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I agree that the definition of pervasive is important. But I don't think I would ever argue that a format is pervasive just because it shows up on wikipedia! –  Mark Ireland Nov 1 '11 at 17:58
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If the question had some reasoning behind the need for the pervasiveness we might get to a consensus –  Brad Nesom Nov 1 '11 at 18:40
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migrated from programmers.stackexchange.com Nov 1 '11 at 16:35

This question came from our site for professional programmers interested in conceptual questions about software development.

4 Answers

up vote 14 down vote accepted

Well, where to start.

Although you can divide data by vector/raster etc there are some obvious problems. For example an Oracle database can store vector or raster (as can other databases).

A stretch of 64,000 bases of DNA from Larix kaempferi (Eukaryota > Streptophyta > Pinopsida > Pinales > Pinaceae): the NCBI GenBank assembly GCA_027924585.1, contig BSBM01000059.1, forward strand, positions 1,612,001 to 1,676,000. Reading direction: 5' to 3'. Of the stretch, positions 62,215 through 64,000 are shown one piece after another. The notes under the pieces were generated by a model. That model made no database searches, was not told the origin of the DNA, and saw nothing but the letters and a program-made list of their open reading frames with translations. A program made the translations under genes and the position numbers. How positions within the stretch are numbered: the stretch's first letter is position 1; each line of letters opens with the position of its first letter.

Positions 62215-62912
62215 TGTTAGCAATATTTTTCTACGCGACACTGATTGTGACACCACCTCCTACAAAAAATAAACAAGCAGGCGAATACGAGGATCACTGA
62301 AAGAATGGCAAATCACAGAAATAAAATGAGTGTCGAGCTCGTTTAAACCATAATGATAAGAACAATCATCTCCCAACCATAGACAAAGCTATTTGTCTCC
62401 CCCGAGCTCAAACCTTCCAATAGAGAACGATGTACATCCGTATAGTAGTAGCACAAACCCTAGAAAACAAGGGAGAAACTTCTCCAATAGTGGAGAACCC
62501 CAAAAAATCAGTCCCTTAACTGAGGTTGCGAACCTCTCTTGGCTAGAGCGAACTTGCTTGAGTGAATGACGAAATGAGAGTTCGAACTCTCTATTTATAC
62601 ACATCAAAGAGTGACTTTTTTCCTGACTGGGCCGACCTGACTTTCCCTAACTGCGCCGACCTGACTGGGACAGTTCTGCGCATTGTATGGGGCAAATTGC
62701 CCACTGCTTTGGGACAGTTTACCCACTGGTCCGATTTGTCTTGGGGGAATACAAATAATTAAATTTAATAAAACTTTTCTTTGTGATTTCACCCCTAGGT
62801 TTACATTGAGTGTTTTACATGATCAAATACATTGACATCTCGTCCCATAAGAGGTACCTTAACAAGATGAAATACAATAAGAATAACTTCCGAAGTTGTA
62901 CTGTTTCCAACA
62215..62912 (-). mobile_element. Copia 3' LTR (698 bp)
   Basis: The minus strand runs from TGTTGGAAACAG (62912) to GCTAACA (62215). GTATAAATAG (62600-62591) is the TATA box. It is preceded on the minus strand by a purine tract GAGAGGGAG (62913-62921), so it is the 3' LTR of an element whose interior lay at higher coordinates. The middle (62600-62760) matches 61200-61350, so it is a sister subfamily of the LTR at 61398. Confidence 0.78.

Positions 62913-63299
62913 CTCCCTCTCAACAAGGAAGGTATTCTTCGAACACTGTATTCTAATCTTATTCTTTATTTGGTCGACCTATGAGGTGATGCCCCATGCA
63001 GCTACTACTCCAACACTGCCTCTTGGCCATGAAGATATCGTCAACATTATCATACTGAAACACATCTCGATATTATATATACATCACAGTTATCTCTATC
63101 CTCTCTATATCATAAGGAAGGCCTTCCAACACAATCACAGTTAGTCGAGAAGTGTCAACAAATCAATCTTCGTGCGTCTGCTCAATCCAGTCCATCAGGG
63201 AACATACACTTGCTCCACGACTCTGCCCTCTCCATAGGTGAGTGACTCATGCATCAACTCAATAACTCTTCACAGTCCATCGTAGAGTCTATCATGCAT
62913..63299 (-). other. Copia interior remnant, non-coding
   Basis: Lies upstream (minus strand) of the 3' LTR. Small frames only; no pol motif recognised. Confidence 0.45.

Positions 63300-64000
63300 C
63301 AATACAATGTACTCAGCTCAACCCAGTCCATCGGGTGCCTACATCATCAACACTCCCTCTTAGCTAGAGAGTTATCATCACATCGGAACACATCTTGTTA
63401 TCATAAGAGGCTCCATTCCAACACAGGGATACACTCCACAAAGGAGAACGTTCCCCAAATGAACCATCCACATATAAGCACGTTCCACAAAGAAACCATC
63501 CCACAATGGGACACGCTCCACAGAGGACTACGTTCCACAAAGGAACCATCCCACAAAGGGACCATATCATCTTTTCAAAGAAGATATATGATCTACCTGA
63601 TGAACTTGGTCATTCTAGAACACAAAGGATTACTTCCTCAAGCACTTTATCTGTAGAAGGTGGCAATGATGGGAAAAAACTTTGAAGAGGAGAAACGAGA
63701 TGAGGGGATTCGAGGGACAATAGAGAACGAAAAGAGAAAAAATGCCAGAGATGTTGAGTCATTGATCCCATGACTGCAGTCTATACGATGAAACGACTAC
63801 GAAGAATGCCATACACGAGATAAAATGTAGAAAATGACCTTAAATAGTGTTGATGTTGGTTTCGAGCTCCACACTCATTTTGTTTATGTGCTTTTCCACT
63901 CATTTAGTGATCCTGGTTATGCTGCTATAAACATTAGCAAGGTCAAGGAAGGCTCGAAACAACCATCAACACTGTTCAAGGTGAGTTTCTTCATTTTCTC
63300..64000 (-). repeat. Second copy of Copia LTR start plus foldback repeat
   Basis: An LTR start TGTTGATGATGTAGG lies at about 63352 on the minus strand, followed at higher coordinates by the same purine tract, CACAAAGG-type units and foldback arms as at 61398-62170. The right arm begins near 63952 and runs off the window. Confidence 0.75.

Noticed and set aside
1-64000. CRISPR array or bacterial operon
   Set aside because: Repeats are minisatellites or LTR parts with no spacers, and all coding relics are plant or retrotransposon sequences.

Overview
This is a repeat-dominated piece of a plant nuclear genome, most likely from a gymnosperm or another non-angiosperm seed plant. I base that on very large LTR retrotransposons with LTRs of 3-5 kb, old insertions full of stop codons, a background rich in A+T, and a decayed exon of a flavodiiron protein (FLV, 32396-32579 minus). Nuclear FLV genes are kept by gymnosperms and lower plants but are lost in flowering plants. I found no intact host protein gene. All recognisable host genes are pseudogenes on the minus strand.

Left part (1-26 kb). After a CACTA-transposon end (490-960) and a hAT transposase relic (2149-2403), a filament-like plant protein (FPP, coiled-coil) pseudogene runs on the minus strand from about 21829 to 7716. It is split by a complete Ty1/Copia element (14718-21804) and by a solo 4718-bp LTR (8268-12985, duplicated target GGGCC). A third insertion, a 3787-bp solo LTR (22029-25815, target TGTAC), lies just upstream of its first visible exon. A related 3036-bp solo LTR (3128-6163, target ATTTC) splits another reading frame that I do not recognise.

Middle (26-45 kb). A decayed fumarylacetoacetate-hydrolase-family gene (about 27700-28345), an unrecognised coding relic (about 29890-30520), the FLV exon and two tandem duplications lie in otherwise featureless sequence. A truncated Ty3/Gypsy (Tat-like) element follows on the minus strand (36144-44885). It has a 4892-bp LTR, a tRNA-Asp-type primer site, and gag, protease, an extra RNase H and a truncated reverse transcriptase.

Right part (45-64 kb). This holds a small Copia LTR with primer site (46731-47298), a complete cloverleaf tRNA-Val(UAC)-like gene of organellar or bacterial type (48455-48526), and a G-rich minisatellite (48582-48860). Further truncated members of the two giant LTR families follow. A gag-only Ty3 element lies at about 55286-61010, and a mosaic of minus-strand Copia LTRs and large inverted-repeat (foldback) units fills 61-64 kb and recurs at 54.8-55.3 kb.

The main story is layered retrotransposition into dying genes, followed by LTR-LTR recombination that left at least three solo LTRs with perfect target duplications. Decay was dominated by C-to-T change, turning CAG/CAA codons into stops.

I work at Safe Software where we generally prefer to look at Spatial data (rather than just GIS) and so divide into different categories according to use.

  • CAD
  • GIS
  • Raster
  • Database
  • BIM/3D
  • Web
  • Point Cloud

Whether this is a better categorization I'm not sure, but it does (I think) help determine whether a format is pervasive for a particular field.

Also, there is "pervasive" and then there is "best". Shape format is very pervasive in GIS, but I don't know that everyone will say it is the best. XML-based formats are up-and-coming since they work well for web delivery.

Anyway, we collect stats on most-used formats and I think I can probably share them since it's nothing you couldn't guess:

  • GIS: Shape
  • CAD: DWG
  • Raster: GeoTIFF
  • Database: Oracle and Geodatabase
  • BIM: CityGML